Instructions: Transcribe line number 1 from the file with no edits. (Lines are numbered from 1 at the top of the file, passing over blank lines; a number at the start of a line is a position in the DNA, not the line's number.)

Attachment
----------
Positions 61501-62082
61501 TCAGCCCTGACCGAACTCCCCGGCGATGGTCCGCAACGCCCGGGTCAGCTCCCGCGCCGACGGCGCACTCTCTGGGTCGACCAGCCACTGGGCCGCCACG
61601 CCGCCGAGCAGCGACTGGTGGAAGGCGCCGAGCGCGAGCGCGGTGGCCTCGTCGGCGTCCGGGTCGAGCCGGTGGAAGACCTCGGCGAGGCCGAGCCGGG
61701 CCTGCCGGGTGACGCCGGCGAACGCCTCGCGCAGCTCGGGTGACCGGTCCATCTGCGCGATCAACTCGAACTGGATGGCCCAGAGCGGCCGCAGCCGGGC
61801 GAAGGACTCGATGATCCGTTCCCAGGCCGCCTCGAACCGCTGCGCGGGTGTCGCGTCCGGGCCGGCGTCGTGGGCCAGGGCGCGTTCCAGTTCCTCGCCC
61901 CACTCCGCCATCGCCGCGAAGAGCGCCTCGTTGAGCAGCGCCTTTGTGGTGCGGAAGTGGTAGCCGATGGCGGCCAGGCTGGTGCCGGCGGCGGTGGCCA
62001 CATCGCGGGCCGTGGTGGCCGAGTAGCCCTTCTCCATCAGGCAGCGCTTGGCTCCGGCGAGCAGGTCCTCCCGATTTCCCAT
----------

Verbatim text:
Positions 61501-62082